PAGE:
Talking super-Earths at a 2014 press briefing

Dr. Nicolas B. Cowan
(514) 398-1967

McGill Space Institute
3550 University St, #202
Montréal, QC H3A 2A7

Curriculum Vitae


Exoplanet Characterization at McGill

I'm an assistant professor in the departments of Physics and Earth & Planetary Sciences at McGill University, as well as a member of the McGill Space Institute and l'Institut de recherche sur les exoplanètes. I study exoplanets by monitoring how their brightness and color change with time (for a slightly more detailed description, read this review). In addition to empirical work on hot Jupiter atmospheres using the Spitzer Space Telescope, I'm leading an international team to figure out how next-generation space missions could map the surfaces of terrestrial exoplanets. I'm an instigator of the ExoClimes meetings, which (unsurprisingly!) cover most of the scientific areas that interest me. As a member of NASA's ExoPAG executive committee, I promote research in exoplanet climate and help map out the landscape of future exoplanet missions. Here are videos of recent talks I've given to the public and to planetary scientists. When not working, I can usually be found playing with my son and enjoying the outdoors.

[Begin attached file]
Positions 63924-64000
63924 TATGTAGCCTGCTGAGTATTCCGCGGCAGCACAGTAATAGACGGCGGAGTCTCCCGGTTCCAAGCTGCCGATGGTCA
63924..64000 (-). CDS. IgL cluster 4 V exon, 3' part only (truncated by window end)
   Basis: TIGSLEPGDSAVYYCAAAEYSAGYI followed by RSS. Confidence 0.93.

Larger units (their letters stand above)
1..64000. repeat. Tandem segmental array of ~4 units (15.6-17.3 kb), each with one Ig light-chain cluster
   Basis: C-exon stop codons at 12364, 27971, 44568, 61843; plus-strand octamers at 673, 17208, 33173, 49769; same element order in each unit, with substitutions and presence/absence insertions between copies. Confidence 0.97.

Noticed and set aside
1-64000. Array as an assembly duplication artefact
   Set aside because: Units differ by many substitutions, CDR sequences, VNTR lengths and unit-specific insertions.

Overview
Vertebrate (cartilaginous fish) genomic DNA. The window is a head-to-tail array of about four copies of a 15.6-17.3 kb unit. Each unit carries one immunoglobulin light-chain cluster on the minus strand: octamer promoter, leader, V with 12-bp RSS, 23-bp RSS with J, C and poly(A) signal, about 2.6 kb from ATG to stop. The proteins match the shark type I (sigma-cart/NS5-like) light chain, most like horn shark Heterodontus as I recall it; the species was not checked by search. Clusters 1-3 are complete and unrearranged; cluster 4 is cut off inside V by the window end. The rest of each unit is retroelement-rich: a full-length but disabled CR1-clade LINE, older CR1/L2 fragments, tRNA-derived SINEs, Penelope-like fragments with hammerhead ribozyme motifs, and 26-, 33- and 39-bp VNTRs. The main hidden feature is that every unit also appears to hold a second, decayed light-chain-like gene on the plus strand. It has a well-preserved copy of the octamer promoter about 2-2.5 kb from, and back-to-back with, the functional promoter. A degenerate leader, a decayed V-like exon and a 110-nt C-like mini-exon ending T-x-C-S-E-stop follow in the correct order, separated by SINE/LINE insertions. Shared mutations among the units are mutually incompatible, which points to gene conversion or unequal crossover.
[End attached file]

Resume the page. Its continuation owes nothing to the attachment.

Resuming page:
Interested in Exoplanet Research?

If you want to do research with me, then drop me line. At the graduate level (MSc or PhD), you can apply into either the Department of Earth & Planetary Sciences or the Physics Department, depending on your background. At the undergraduate level, many programs will teach you skills relevant to exoplanet research, including Physics & Computer Science (66 credits), Atmospheric Science and Physics (67 credits), or Physics and Geophysics (69 credits). If you're certain you want to pursue graduate studies afterwards, then consider Honours Atmospheric Science (73 credits), Honours Planetary Sciences (78 credits), or Honours Physics (78 credits).